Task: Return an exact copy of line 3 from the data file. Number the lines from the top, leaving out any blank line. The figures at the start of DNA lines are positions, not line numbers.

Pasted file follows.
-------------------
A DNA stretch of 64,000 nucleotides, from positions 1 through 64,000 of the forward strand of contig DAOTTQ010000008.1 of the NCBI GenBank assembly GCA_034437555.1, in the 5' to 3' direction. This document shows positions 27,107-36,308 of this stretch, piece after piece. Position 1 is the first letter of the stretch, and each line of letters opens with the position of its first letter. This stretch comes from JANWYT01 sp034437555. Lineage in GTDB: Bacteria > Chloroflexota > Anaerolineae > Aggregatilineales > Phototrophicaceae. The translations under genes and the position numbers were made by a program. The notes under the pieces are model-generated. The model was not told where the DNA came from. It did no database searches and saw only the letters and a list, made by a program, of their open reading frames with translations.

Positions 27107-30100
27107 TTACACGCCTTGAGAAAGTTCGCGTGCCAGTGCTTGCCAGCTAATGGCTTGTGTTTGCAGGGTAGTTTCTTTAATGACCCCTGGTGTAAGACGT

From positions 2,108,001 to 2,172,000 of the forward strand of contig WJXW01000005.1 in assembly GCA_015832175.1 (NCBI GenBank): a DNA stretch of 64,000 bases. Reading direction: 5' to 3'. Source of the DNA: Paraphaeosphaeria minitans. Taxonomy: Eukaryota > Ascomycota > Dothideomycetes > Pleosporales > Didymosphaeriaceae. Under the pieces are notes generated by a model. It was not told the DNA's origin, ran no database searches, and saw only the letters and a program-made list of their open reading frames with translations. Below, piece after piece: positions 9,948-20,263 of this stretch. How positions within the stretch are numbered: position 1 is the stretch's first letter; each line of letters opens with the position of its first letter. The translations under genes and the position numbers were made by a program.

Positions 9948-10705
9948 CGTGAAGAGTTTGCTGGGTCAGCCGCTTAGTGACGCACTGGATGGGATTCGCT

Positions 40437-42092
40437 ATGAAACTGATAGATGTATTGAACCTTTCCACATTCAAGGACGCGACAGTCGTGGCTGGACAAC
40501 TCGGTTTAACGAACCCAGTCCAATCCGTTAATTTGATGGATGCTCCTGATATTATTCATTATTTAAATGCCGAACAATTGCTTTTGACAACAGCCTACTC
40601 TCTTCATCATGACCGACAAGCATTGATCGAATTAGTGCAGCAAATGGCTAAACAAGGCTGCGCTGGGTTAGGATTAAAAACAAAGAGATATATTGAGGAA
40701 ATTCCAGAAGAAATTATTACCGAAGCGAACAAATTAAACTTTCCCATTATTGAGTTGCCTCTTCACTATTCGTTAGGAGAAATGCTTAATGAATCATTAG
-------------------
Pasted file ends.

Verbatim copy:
27107 TTACACGCCTTGAGAAAGTTCGCGTGCCAGTGCTTGCCAGCTAATGGCTTGTGTTTGCAGGGTAGTTTCTTTAATGACCCCTGGTGTAAGACGT